Diversification is often considered a strength in business, and it is an approach taken by Shipley Energy, a family-owned company in York, Pa. The 80-year-old company had a long history in fuel oil before branching out to propane and heating, ventilation and air conditioning. About 15 years ago it ventured into selling natural gas. More recently – some 18 months ago – the company went into another new line: brokering sales of electricity.
Shipley also operates more than 25 Tom’s Convenience Stores in Pennsylvania, and markets Yowza Coffee & Water. In addition to its headquarters, Shipley operates about a half-dozen satellite locations in Pennsylvania, and all told it employs approximately 750 people.
Fuel oil and the convenience stores still account for much of the business today, but Matt Sommer, vice president of natural gas and electricity, said, “We never viewed ourselves as an oil company.” Shipley Energy’s mission is to provide “convenience and energy solutions,” Sommer said. To better reflect its diverse offerings, Shipley Energy in January introduced a new company logo, new graphics on its service vehicles, and was updating its website.
Shipley’s wholesale fuels and propane business extend to Maryland, New Jersey, Virginia and West Virginia, but the balance of the company’s business activities, including electricity, are centered in Pennsylvania.
The venture into brokering electricity sales was prompted by a change in the regulation of the industry in Pennsylvania, Sommer said. While the state de-regulated the electricity industry about 15 years ago, it set price caps as a consumer protection measure. The effect of the caps, however, was to undermine competition in the market, Sommer said, once oil prices started their climb from about $18 a barrel in the late 1990s. As those prices climbed, the price caps set by the state’s Public Utility Commission quickly fell below wholesale prices. But at the end of 2009 the price caps expired. “That’s what created the opportunity for us to jump in,” Sommer said.
Shipley Energy brokers the sale of electricity by some 20 electricity companies in Pennsylvania to commercial and industrial customers, though not to residential consumers “at present,” Sommer said.
Like electricity, natural gas was de-regulated in Pennsylvania some 15 years ago, but Sommer said it would be more accurate to say natural gas was “re-regulated.”
Historically, Sommer said, utilities had a natural monopoly in natural gas. “Geography determined your natural gas company,” he said. The company with a pipeline in your community was your natural gas company. With the change in regulations in Pennsylvania, Shipley Energy was allowed to buy natural gas wholesale and sell it to industrial, commercial and residential customers.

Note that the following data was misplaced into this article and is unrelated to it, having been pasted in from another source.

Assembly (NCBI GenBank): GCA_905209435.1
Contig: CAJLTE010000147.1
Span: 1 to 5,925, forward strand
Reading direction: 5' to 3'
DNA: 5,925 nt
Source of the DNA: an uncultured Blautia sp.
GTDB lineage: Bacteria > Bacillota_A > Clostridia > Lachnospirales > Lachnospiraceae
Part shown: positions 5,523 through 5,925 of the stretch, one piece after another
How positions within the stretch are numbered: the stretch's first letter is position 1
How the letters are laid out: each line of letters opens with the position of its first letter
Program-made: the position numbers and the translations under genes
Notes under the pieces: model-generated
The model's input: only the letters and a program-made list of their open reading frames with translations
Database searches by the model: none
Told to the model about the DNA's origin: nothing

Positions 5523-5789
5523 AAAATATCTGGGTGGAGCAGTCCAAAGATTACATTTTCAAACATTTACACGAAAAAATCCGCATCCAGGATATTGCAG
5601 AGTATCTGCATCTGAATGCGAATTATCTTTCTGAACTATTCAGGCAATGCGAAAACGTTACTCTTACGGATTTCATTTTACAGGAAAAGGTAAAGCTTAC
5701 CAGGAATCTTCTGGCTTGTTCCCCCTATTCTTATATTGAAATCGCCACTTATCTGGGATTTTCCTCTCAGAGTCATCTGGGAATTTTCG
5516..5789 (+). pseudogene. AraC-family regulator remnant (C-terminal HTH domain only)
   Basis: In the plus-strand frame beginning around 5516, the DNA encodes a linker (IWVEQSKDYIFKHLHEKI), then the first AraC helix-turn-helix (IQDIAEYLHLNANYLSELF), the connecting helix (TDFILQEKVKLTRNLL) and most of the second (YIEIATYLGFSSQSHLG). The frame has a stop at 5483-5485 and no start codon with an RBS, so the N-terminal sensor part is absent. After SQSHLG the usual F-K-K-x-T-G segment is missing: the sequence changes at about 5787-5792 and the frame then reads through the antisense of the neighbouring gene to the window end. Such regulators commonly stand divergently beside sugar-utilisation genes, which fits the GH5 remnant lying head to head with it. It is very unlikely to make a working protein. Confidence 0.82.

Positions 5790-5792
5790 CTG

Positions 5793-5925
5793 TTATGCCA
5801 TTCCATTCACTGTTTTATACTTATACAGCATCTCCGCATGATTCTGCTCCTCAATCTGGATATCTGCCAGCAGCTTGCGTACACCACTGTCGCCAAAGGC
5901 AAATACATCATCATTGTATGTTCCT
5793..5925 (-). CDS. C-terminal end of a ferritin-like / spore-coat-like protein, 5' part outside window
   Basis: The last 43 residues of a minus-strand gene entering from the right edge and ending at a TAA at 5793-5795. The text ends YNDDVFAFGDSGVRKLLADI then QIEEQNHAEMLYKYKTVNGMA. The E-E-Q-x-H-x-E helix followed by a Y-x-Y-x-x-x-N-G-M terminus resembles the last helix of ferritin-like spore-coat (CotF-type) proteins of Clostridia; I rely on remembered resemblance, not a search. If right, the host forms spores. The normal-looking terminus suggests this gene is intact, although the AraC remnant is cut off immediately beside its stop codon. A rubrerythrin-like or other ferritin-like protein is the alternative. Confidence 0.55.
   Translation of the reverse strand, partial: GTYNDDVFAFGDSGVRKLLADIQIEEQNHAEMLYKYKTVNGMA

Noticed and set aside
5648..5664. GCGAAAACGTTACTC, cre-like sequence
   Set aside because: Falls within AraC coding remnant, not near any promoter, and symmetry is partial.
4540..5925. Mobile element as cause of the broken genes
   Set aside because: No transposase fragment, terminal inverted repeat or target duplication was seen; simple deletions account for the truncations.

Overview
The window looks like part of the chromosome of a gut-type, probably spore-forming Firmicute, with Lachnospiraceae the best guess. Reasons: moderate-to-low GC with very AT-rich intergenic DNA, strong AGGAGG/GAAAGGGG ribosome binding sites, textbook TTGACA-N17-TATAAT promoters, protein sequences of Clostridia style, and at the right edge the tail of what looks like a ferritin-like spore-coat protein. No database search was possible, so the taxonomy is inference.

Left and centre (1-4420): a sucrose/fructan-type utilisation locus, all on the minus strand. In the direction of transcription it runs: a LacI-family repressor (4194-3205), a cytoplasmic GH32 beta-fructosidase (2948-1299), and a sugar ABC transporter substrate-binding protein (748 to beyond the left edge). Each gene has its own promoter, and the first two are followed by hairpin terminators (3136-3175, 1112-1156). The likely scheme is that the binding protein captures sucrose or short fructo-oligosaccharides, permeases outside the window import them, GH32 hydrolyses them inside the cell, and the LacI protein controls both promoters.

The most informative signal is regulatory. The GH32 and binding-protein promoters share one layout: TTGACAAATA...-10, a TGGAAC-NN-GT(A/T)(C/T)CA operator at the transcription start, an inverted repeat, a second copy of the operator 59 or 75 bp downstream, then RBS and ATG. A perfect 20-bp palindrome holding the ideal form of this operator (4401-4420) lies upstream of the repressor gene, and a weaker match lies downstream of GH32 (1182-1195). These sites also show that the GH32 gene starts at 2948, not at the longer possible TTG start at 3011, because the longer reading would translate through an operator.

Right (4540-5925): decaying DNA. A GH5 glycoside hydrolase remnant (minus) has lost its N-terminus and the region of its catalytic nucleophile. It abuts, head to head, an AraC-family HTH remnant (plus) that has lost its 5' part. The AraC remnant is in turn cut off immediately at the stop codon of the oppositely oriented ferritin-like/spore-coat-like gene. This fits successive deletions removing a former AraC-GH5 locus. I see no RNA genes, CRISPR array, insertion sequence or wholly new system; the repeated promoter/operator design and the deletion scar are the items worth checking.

The utility still owns the pipeline, and it bills the customers, collects payment, and forwards a share of the proceeds to sellers such as Shipley. The customers’ bills have three components: a monthly flat rate; a distribution charge, regulated by the state, for delivery through the pipeline; and a commodity charge. Customers can choose who they buy the commodity from – the utility, Shipley Energy, or another company that does what Shipley does: buying natural gas and reselling it.
“We buy gas on the wholesale market – not dissimilar from the way we purchase oil,” Sommer said.
The natural gas that Shipley sells is distributed through lines owned by one of three utility companies: Columbia Gas of Pennsylvania; Peco Energy; and UGI Energy. Each charges Shipley Energy a tariff, approved by the state Public Utility Commission, for the use of its lines.There has been some friction over the way utilities set their prices and change their prices, Sommer said, the upshot being that Shipley Energy and others who have ventured into the natural gas business now devote some of their time and energy to lobbying at the state legislature in Harrisburg, for changes that would allow them to be more competitive with the utilities.
“The vast majority of customers still buy from the utilities,” Sommer said.
The natural gas business has some similarity to the fuel oil business and some contrasts to it. “The volatility in natural gas pricing is considerably higher than in oil,” Sommer said, fluctuating sharply day-to-day based on weather. Natural gas prices can double or triple overnight, he said. Another reason for the volatility is that natural gas is not stored in tanks in customers’ basements.
The volume of natural gas flowing to a utility is crucial, and if Shipley or any other reseller schedules less volume than customers demand or need, the utility company has to make it up – and it charges Shipley a tariff or penalty, “which can pretty quickly mount up,” Sommer said.
If, conversely, Shipley Energy schedules more fuel than is needed, the utility will typically offer to purchase the excess from Shipley, Sommer said, “but not for a price you’d want to sell it for.”
Six people, including Sommer, work in the natural gas business at Shipley. “You have to make sure you’re hedged,” Sommer said. “You have to know what the risks are.” The natural gas business accounts for roughly 15 percent of Shipley Energy’s revenues, Sommer said.
“We view our role as helping customers understand the market,” he said. Well-informed customers can lock in at a fixed price. “There can be really good opportunities,” Sommer said, recounting that 12,000 commercial and residential customers saved $1.25 million in one year buying natural gas from Shipley rather than a utility.
“Our focus is not on getting people to convert to natural gas,” Sommer emphasized. “That’s not what we’re trying to do.” Rather, he said, by offering natural gas Shipley Energy is aiming to market to those who currently purchase natural gas elsewhere. Further, the goal is to retain Shipley customers who are decided on switching from fuel oil to natural gas, Sommer said.